Following his 2013 debut short film On Departure, made with the assistance of the Irish Film Board, Vancouver-based Irish director Eoin Duffy‘s The Missing Scarf wowed audiences internationally in 2014 with its nuanced, design-informed approach to timing and composition matched with an intensely charming story narrated by the incomparable George Takei. Having previously shared his insight into the process of self-marketing as a contemporary filmmaker, Eoin has been gracious enough to shed more light on his filmmaking process, including his latest short film project (his first produced in association with the National Film Board of Canada) I Am Here (Je suis ici). Starring veteran Canadian performer Nicholas Campbell, this latest film showcases Eoin’s unique design style at its most atmospheric and adventurous, and will screen at Montreal’s Sommets du cinéma d’animation this week.
You have a quite succinct bio on your website – ‘Writer and director of animation’ – I assume there’s more to that story…
(Laughs) Yeah, I guess I have to get better about talking about myself! My background is in graphic design, I graduated in 2006, started working in web design and then messed around with programs like Flash, teaching myself animation over the years. Then three or four years ago I applied for a grant from the Irish Film Board and that was my jump into animation.
So you were entirely self-taught on the animation side of things?
The motion design, yeah. I guess it isn’t a major achievement; my stuff is very simple, extremely minimal design, the animation equally so. When I do need to do more complicated stuff I love teaming up with character animators or people who can do motion better than me. But for the most part one kind of feeds of the other – my abilities are pretty small so then the end result is pretty small and minimal.
I guess I probably spend more time on the timing than high-production values. Just one little sequence or transition I could spend anything up to a day just slightly easing the timing between certain little crossovers. I’m not sure where that came from or where I learned it or what it’s based in, I just thought it was me just being finicky (laughs). I played music for years and years, I was in bands, so I think maybe it comes with the music thing, just getting that timing, almost a beat to a script. Even when I write scripts I keep the sentences and the paragraphs all roughly the same size and length so it kind of has beat to it or a pattern to it. So yeah, I guess timing is key for me.
Was On Departure the film that you were given the grant for?
Exactly, I kind of used that as a catalyst to get into animation. I presented the boards and some little experiments I’d done in animation to the Irish Film Board, who had massive balls and took a massive gamble on me – “Here’s a bunch of cash, go and make your first animation”! So from that I made On Departure, that was the very first film.
So were you then working with other people on that one or was that kind of a solo effort?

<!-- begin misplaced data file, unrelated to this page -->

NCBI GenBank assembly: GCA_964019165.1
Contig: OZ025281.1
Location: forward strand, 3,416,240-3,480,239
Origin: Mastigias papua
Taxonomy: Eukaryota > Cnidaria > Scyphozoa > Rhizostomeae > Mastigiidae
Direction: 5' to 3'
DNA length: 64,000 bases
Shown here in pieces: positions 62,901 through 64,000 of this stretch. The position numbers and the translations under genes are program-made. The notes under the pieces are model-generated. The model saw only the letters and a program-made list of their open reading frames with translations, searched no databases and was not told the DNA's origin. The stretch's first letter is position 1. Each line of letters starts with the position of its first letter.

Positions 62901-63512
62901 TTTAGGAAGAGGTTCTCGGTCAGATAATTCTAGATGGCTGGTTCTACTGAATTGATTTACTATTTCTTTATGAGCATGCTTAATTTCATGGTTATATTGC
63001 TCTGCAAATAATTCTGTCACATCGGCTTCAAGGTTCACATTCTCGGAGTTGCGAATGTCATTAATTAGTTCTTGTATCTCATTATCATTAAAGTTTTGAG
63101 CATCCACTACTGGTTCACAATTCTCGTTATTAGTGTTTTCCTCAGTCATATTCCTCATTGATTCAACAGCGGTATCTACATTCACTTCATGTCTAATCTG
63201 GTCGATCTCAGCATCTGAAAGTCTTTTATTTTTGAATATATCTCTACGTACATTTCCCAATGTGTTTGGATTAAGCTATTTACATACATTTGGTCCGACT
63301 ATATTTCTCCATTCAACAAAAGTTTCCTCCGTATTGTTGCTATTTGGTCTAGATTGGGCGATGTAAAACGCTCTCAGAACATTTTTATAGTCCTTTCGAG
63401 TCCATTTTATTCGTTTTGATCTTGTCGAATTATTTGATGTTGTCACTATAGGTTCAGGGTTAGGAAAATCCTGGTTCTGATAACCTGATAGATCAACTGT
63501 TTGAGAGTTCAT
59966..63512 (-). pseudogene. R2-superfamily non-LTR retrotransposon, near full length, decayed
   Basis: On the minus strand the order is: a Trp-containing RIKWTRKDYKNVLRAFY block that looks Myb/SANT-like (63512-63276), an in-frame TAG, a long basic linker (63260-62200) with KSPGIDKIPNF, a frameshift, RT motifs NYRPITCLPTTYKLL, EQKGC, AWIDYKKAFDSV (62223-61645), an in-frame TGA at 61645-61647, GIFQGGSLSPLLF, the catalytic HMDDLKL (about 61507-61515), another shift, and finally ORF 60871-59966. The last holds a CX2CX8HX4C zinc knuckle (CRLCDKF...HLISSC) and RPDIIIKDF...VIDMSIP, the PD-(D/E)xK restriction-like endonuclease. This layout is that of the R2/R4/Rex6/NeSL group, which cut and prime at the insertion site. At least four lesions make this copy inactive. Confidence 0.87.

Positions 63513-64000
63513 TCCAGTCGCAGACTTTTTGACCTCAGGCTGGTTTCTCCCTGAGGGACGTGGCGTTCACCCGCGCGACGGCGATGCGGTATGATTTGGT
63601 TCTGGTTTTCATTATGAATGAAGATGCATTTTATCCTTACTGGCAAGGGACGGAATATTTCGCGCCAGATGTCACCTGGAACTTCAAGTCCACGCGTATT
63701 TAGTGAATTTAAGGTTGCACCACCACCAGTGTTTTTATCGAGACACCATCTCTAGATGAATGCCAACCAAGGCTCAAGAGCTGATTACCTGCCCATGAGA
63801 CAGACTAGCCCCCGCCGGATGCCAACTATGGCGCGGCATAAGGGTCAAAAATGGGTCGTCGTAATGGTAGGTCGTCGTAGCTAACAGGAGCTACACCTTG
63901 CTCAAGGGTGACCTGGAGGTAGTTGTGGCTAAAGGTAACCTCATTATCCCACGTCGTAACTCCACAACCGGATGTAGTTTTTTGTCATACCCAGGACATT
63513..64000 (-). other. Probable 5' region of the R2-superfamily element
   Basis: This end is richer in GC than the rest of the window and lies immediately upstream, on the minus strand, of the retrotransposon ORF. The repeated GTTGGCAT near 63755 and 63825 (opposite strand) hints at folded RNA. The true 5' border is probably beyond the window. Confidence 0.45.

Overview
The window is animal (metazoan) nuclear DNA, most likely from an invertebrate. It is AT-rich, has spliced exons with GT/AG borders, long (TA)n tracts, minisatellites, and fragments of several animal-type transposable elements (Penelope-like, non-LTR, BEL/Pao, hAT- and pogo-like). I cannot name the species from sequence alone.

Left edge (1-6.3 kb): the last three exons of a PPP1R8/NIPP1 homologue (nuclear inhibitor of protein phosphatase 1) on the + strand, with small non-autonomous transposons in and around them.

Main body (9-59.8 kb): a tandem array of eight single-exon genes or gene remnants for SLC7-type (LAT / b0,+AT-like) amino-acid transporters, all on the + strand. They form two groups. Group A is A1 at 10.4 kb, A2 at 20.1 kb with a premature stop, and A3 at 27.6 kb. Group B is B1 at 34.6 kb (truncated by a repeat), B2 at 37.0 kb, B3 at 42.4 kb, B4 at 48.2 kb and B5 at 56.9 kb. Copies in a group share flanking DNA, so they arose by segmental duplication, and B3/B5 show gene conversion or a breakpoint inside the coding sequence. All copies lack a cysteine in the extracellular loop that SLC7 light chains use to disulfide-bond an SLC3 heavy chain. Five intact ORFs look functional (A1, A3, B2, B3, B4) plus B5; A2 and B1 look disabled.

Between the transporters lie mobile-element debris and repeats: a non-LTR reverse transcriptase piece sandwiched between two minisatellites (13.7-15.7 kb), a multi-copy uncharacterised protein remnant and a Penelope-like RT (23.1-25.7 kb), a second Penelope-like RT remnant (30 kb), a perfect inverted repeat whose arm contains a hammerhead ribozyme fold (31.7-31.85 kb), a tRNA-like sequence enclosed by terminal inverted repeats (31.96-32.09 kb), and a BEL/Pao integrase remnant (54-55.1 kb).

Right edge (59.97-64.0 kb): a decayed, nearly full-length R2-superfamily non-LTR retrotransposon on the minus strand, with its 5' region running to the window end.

Well, they’re primarily solo efforts, even with The Missing Scarf. My go-to thing that I tell a lot of animators starting out is to pump your entire budget into audio. That’s what I did with all these films, I got the best composers, voiceover artists, sound designers, so that left little-to-no budget for animation, so I just whacked out all the visuals on a laptop. It’s hard to tell animators that they’re just 20% of the process, that it’s primarily an audio experience, so I think visuals play a smaller role than audio. So yeah, pump all your money into audio and worry about visuals later.
I think the best evidence I’ve ever seen of that is there’s an amazing video on YouTube of some kid who re-enacted the entire movie Toy Story with actual toys!
He just uses the audio of the feature film, but frame for frame he recreated the whole film – the thing is, it’s very watchable, more so than very polished animation, and it’s all down to that audio base being very strong, and you can just tack on any visual. So while my visuals seem very simple and easy I think yeah, the complexities are in the audio.
Was The Missing Scarf made under similar funding circumstances as On Departure?
Yeah, the exact same grant through the Irish Film Board’s Frameworks program. Halfway through On Departure I got the idea for The Missing Scarf, so I applied for the grant and went through the exact same process. The Irish Film Board are really nice people to work with and there are very few funding bodies that just completely hand you the film at the end and let you do what you want with it, where you own all the rights, I think that’s very rare.
So with The Missing Scarf I teamed up with a good friend, a fellow designer who was a producer on the film, Jamie Hogan. He was a massive help in pushing the film to be what it is today.
And you and Jamie still work together on commissioned projects?
Yeah, that’s what we’ve tried to do. I kinda got sucked into this latest NFB film for the past few months, but I’m hoping to jump back on that and connect up with Jamie. He’s really good about pushing the script to be the best possible script it can be; with The Missing Scarf, say, I took the script through like 80% of what it was and he was like “No we need to get an editor involved and do 20 rewrites, we need to push it to that extra level”. So he’s a good pushing force and I’m excited to team up with him again.
It’s a really solid script, had you had much experience writing before?
To be honest, no – The Missing Scarf is the first script I ever wrote. On Departure and all the earlier work just had no dialogue simply because it was the easy option, I never knew anything about recording voiceover artists. Even recording George Takei for The Missing Scarf was my first time in a voice-acting studio, I was hugely out of my depth! So I’m glad it came through.
There’s almost a folksiness to the story, was there any sort of conscious reference to stories – or fables – you’d read as a kid?
No direct reference, but I’m sure there’s something there. Because it’s like a kid’s storybook, it kinda sets you into these false sense of security just so we can slap you in the face.